BENNETT, R.A. & HARRISON, G.J. 1994. Soft tissue surgery. In: RITCHIE, B.W., HARRISON, G.J. & HARRISON, L.R. (Eds.) Avian Medicine: Principles and Application. Lake Worth, FL: Wingers Publishing, Inc.

BICKNELL, A.W.J., KNIGHT, M.E., BILTON, D.T. ET AL. 2014. Intercolony movement of pre-breeding seabirds over oceanic scales: Implications of cryptic age-classes for conservation and metapopulation dynamics. Diversity and Distributions 20: 160-168.

BIRDLIFE INTERNATIONAL 2016. Leach's Storm-petrel Hydrobates leucorhous. The IUCN Red List of Threatened Species. Cambridge, UK: International Union for Conservation of Nature. [Available online at: http://www.iucnredlist.org/details/22698511/0 Accessed 02 December 2016.] 

BLACKMER, A.L., ACKERMAN, J.T. & NEVITT, G.A. 2004. Effects of investigator disturbance on hatching success and nest-site fidelity in a long-lived seabird, Leach's storm-petrel. Biological Conservation 116: 141-148.

BORSTAD, G., CRAWFORD, W.R., HIPFNER, J.M., THOMSON, R.E. & HYATT, K.D. 2011. Environmental control of the breeding success of rhinoceros auklets at Triangle Island, British Columbia. Marine Ecology Progress Series 424: 285-302.

BROWN, R.G.B. 1979. Seabirds of the Senegal upwelling and adjacent waters. Ibis 121: 283-292.

CADIOU, B., BIORET, F. & CHENESSEAU, D. 2010. Response of breeding European Storm Petrels Hydrobates pelagicus to habitat change. Journal of Ornithology 151: 317-327.

CAMPHUYSEN, K.C.J. 2007. Where two oceans meet: Distribution and offshore interactions of great-winged petrels Pterodroma macroptera and Leach's storm petrels Oceanodroma leucorhoa off southern Africa. Journal of Ornithology 148: 333-346.

CATRY, P., DIAS, M.P., PHILLIPS, R.A. & GRANADEIRO, J.P. 2011. Different means to the same end: Long-distance migrant seabirds from two colonies differ in behaviour, despite common wintering grounds. PLoS One 6: e26079.

CHRISTIAN, J.R. & MURTUGUDDE, R. 2003. Tropical Atlantic variability in a coupled physical-biogeochemical ocean model. Deep-Sea Research Part II 50: 2947-2969.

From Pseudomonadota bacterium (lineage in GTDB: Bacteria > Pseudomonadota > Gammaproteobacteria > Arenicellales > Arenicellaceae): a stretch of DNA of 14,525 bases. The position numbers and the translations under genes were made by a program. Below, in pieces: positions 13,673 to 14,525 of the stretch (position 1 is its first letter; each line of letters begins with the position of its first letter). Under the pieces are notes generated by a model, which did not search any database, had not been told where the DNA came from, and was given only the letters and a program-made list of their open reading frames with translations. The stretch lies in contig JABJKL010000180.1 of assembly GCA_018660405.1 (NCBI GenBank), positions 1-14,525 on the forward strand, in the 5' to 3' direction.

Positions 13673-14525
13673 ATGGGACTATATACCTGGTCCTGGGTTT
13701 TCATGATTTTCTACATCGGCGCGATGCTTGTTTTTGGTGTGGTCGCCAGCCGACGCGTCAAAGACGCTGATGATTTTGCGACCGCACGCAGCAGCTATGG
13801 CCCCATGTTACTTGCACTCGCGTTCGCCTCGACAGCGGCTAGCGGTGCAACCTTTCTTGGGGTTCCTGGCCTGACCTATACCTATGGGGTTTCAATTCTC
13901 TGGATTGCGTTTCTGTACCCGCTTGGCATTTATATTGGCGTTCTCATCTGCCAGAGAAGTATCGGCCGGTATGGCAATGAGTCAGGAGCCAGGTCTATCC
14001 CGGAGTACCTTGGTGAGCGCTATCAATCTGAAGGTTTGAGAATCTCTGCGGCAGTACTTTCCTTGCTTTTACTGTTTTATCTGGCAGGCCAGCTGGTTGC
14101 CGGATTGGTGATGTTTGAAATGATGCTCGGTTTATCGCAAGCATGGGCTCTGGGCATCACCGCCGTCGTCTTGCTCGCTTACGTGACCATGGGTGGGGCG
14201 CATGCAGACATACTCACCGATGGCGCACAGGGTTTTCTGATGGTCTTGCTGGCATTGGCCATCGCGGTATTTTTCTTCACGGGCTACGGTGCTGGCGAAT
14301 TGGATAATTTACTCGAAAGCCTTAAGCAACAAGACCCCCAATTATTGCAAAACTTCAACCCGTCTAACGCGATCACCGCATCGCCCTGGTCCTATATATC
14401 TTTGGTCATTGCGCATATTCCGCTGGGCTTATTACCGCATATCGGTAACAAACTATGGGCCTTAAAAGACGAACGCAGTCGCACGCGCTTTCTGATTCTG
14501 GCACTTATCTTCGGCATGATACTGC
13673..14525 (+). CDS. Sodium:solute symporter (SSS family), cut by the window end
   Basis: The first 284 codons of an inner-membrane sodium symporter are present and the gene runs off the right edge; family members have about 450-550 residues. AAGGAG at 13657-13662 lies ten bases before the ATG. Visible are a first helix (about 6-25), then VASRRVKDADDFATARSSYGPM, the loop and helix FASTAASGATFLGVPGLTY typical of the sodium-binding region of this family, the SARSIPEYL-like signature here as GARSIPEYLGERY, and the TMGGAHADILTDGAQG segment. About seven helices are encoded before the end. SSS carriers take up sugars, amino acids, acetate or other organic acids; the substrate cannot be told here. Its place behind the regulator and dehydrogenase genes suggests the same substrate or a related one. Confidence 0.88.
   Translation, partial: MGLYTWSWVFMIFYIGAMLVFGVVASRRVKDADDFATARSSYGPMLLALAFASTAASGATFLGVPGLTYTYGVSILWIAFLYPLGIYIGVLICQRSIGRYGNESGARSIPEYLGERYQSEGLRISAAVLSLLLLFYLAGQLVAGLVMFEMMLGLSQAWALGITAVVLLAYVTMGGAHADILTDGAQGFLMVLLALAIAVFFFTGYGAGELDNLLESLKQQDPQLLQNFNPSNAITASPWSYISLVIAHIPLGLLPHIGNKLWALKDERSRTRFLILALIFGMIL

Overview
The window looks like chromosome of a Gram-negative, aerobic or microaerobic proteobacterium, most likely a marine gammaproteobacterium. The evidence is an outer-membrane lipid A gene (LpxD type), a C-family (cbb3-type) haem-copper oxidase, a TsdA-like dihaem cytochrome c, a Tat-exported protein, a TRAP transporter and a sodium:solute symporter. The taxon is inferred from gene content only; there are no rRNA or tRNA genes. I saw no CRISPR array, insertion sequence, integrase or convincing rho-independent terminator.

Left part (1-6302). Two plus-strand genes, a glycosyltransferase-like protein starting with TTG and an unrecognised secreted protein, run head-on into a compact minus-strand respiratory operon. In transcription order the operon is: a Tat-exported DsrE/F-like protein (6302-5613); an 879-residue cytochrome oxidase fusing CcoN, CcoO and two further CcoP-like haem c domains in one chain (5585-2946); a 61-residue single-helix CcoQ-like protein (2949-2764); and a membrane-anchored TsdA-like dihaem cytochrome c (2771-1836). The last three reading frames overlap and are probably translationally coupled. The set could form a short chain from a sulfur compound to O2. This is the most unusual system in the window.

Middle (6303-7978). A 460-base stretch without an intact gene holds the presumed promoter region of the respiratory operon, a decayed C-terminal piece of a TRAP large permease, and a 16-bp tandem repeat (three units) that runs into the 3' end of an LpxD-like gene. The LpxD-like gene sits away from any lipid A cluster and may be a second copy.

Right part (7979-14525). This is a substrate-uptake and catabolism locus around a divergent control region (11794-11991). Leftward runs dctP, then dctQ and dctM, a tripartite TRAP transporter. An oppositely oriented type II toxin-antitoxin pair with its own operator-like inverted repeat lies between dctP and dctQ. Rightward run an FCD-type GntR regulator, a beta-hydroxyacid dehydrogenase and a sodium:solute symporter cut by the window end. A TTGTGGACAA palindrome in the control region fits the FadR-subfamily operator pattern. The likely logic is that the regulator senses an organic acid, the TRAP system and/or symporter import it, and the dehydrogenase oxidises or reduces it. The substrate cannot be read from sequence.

CROXALL, J.P., BUTCHART, S.H.M., LASCELLES, B. ET AL. 2012. Seabird conservation status, threats and priority actions: A global assessment. Bird Conservation International 22: 1-34.

CRUZ-FLORES, M., MILITÃO, T., RAMOS, R. & GONZÁLEZ-SOLÍS, J. 2018. Using marine isoscapes to infer movements of oceanic migrants: The case of Bulwer's petrel, Bulweria bulwerii, in the Atlantic Ocean. PLoS One 13: e0198667.

DIAS, M.P., GRANADEIRO, J.P., PHILLIPS, R.A., ALONSO, H. & CATRY, P. 2011. Breaking the routine: Individual Cory's shearwaters shift winter destinations between hemispheres and across ocean basins. Proceedings of the Royal Society B: Biological Sciences 278: 1786-1793.

EGEVANG, C., STENHOUSE, I.J., PHILLIPS, R.A., PETERSEN, A., FOX, J.W. & SILK, J.R.D. 2010. Tracking of Arctic Terns Sterna paradisaea reveals longest animal migration. Proceedings of the National Academy of Sciences 107: 2078-2081.

ELLIOTT, K.H., McFARLANE-TRANQUILLA, L., BURKE, C.M., HEDD, A., MONTEVECCHI, W.A. & ANDRESON, W.G. 2012. Year-long deployments of small geolocators increase corticosterone levels in murres. Marine Ecology Progress Series 466: 1-7.

EKSTROM, P.A. 2004. An advance in geolocation by light. Memoirs of the National Institute of Polar Research 58: 201-226.

GASTON, A.J., BREWER, D., DIAMOND, A.W., WOODSWORTH, E.J. & COLLINS, B.T. 2008. Canadian Atlas of Bird Banding. Volume 2: Seabirds, 1921-1995. Ottawa, ON: Canadian Wildlife Service.